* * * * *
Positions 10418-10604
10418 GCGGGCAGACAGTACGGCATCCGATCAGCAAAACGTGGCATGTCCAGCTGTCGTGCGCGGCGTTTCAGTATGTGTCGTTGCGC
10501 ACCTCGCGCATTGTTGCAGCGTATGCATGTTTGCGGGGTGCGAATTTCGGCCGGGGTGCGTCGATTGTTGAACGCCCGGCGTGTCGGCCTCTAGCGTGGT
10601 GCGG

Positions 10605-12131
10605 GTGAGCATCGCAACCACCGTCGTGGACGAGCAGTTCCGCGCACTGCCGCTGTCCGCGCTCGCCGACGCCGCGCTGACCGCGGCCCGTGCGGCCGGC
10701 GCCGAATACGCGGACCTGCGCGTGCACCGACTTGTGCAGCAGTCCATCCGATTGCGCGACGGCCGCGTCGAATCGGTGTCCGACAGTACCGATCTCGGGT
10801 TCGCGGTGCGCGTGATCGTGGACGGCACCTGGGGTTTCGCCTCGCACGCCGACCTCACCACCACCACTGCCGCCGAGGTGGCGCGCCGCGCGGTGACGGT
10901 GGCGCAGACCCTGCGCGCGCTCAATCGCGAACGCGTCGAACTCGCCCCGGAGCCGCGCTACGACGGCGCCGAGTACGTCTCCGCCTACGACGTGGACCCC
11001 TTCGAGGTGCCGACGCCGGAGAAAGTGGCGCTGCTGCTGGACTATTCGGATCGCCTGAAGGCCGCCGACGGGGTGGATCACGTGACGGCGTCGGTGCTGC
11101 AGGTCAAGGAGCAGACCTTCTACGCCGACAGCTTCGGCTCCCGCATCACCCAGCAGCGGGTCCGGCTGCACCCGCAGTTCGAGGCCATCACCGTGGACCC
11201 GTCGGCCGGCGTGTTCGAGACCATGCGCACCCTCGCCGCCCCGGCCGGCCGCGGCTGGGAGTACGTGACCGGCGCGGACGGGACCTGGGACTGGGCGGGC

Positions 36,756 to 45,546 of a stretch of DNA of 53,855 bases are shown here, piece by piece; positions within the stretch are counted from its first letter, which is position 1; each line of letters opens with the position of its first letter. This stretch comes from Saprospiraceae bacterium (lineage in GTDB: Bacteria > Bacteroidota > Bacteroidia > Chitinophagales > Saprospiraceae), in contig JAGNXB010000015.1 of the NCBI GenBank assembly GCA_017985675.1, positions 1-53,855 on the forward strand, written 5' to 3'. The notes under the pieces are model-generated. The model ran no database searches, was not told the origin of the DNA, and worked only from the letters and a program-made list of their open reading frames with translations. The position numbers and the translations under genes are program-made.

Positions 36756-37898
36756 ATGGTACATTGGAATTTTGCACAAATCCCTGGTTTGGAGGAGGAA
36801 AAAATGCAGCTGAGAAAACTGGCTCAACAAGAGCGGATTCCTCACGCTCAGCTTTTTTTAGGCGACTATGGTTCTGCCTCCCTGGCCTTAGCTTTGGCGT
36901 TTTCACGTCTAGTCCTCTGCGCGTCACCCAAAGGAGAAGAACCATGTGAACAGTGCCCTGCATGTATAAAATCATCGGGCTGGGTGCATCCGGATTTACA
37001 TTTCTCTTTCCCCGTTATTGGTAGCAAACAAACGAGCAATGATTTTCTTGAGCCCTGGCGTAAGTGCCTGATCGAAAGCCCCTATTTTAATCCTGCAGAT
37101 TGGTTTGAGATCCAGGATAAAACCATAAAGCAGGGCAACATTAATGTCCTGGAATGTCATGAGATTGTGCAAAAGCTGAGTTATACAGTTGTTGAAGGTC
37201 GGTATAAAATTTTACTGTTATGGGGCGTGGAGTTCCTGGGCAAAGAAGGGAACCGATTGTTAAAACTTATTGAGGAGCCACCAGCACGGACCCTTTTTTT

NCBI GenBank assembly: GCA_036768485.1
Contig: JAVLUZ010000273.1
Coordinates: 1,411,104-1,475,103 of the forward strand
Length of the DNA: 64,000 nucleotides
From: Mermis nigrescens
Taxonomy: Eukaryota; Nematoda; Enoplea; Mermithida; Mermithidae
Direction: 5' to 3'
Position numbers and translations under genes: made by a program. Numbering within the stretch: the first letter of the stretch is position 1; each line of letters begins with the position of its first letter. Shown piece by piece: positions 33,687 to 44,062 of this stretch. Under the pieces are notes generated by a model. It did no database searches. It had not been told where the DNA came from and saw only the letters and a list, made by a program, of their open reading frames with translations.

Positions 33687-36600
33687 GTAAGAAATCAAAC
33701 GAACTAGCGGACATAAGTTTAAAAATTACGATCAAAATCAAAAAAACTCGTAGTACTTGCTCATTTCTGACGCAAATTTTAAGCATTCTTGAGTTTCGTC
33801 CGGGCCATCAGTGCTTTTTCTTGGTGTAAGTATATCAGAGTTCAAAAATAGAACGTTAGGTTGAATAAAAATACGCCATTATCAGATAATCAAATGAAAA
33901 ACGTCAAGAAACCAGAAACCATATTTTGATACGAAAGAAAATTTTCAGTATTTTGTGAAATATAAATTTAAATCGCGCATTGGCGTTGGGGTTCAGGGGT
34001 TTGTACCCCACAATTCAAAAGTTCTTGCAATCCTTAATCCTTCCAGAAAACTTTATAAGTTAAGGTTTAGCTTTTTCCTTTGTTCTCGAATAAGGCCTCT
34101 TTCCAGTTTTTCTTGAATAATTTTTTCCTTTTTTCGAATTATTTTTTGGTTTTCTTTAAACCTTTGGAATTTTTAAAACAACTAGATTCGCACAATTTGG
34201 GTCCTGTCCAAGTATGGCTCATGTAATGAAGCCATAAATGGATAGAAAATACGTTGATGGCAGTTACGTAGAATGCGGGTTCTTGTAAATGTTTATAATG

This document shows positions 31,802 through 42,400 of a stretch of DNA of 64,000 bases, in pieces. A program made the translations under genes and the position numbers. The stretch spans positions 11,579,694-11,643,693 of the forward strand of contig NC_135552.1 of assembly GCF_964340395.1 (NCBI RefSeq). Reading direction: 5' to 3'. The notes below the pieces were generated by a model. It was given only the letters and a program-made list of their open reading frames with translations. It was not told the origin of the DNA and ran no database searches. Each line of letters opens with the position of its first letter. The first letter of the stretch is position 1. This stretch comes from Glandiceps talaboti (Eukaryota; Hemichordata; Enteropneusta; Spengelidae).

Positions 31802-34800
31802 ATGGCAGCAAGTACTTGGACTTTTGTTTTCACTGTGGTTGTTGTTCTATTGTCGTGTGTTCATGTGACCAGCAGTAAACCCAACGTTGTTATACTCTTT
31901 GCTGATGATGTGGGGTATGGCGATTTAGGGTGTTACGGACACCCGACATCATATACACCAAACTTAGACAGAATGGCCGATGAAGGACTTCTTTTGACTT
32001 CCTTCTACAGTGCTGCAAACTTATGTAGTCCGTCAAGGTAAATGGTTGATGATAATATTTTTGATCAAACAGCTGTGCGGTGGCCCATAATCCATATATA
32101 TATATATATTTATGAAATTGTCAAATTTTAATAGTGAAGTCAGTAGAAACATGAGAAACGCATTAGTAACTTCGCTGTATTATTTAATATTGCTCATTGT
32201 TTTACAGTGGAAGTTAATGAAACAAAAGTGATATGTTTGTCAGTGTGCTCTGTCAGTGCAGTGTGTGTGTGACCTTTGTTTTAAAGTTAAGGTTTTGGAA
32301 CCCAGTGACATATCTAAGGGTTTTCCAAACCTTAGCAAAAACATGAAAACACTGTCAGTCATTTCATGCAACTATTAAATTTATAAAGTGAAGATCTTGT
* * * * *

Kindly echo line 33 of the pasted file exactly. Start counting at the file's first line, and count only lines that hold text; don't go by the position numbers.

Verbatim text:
33901 ACGTCAAGAAACCAGAAACCATATTTTGATACGAAAGAAAATTTTCAGTATTTTGTGAAATATAAATTTAAATCGCGCATTGGCGTTGGGGTTCAGGGGT